A
B
a
A
a
b
A
B
or, in the 3 stanza form:
A
B
a
A
a
b
A
B
here is an example:
requiem of attrition
sing slow dirges for the deeds undone:
the fields left fallow; unmarried maids.
the wars, unwon, will not unslay sons!
sing slow dirges for the deeds undone.
the gods gave way, the reaper has won;
the martyrs: mummers; churches: charades.
sing slow dirges for the deeds undone:
for fields left fallow; unmarried maids.
villanelle tutorialthe villanelle is a challenging form based on french concepts. it is highly repetitive, using 2 lines as refrains throughout the form, making it hard to progress concepts, let alone a narrative. it is composed of 5 terzains (3 line stanzas) and a concluding quatrain. on the flip side, there are only 2 sets of rhyming words and no real mandatory meter or syllable count, though most modern villanelles use pentameter.
in the following template the first refrain (that is an entire line repeated not just a word or rhyme) is denoted by CAPs (A), the second refrain by BOLD (A) and the general rhyme schemes denoted in lower case ( 'a' for the lines that rhyme with the refrains and 'b' for the secondary scheme).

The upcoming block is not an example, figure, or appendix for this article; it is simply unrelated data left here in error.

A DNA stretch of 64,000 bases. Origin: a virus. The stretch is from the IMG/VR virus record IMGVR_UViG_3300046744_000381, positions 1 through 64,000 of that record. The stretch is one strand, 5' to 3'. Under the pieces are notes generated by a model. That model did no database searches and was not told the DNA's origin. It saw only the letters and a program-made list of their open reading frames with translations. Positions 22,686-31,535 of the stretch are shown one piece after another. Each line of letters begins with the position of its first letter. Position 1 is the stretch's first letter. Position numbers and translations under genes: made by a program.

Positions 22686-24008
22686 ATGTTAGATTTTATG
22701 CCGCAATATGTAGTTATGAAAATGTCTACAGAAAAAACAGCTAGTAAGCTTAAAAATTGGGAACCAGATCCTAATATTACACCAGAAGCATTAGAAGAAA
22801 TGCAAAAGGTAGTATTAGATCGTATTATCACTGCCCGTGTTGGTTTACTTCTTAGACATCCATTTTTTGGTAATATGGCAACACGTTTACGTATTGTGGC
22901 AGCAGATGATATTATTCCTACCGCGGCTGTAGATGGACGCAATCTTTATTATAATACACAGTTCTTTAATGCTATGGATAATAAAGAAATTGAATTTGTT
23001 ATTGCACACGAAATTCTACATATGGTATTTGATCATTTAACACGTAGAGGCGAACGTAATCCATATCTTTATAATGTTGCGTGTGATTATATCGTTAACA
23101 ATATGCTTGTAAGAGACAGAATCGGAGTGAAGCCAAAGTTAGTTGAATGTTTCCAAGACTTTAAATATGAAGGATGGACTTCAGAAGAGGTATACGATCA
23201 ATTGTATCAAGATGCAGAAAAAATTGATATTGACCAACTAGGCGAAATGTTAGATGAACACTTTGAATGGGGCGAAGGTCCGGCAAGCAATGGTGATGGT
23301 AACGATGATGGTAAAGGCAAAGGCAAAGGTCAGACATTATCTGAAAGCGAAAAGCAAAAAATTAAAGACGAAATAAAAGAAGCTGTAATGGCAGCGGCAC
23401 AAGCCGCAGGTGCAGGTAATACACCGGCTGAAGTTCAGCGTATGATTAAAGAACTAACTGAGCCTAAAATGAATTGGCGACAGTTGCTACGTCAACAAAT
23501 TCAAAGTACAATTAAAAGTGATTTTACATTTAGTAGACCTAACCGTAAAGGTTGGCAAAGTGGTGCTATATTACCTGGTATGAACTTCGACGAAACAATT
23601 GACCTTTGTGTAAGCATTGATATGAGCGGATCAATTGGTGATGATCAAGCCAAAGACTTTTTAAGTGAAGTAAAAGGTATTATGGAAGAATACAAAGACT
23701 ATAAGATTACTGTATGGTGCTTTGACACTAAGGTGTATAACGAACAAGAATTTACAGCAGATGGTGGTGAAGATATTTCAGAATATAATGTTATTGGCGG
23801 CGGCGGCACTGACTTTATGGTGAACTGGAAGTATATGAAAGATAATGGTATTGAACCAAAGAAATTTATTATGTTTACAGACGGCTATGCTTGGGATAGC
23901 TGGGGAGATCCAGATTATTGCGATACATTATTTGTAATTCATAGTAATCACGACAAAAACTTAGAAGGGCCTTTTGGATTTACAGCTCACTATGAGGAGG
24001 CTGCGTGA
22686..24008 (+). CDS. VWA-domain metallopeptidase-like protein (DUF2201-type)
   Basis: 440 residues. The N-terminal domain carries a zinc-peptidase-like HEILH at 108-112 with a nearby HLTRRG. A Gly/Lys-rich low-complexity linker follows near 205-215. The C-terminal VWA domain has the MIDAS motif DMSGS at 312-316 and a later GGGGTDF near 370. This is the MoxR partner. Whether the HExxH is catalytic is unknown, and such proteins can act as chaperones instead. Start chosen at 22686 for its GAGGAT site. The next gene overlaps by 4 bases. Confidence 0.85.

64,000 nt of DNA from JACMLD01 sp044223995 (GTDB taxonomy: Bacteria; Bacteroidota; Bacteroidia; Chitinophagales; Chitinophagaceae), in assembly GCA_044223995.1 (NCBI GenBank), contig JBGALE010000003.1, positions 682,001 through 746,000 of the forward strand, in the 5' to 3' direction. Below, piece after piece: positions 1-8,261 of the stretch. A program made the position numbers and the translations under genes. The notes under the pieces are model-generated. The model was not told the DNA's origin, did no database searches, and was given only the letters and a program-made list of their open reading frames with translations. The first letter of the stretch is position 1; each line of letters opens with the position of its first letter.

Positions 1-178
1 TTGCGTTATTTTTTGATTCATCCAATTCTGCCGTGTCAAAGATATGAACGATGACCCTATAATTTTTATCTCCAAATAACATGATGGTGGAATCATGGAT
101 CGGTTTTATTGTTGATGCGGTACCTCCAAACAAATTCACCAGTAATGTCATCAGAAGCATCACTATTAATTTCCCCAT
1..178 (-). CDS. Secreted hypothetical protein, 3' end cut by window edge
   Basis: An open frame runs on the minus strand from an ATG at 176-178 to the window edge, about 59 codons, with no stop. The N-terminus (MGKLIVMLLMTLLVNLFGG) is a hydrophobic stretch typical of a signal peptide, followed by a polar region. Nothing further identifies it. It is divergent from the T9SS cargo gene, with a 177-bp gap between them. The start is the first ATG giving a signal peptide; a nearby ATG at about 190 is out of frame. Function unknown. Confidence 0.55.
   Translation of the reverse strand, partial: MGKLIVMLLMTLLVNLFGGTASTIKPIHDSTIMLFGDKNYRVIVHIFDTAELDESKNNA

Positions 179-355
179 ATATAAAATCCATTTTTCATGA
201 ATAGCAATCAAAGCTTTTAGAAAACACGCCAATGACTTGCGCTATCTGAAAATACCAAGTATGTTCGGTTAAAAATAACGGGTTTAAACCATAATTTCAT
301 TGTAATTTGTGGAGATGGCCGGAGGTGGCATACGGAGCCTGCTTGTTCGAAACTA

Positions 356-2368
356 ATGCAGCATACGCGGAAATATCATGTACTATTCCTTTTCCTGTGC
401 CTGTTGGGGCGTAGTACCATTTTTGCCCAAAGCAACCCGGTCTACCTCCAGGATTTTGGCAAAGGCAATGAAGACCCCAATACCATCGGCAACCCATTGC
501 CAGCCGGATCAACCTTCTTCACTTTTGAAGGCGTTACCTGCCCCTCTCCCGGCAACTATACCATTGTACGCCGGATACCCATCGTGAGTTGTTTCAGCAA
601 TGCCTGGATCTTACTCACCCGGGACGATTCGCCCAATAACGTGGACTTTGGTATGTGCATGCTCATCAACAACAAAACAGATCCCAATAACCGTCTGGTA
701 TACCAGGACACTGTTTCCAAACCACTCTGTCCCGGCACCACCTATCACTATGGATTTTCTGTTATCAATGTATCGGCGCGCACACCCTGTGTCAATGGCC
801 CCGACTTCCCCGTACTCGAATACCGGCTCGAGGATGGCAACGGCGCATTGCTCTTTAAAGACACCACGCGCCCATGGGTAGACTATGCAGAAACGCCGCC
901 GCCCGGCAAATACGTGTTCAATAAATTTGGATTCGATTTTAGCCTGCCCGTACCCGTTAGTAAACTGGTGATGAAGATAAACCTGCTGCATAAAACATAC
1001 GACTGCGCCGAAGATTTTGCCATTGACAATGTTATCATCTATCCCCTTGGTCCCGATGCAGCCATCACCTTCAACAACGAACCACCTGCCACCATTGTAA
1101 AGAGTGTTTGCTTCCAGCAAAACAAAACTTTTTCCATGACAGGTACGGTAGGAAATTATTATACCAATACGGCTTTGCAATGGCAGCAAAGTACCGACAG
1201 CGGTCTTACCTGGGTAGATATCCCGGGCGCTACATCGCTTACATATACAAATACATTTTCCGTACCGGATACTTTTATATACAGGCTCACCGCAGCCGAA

A
b
A
a
b
A
a
b
A
a
b
A
a
b
A
a
b
A
A
trijan refrain tutorialthe trijan refrain, created by jan turner, is a fairly simple form. it consists of 3 9 line stanzas, all sharing the same beginning line. lines 7 and 8 of each stanza are a repeated refrain of the first four syllables/words of line 5 of the same stanza. the syllable count and rhyme scheme run as per below (this pattern, shown here once, is repeated for each of the 3 stanzas):
8 / A (same LINE to begin each stanza)
6 / B
8 / A
6 / B
8 / C
8 / C
4 / D (reapted first 4 syls/words from line 5)
4 / D (reapted first 4 syls/words from line 5)
8 / C
here is an example:
lurking trijan refrain
the truth comfits our senses not;
our gates are needle's eyes.
our vision: through with darkness shot;
unfit to pierce truth's guise.
lurking along peripheries
in places we but fail to see;
     lurking along,
     lurking along
is sheer, stark actuality.
the truth comfits our senses not;
we're deaf as well as mute.
we are spawn of the omni
glosa tutorialthe glosa is originally a form of the 14th and 15th century spanish court, as a form of tribute or deference.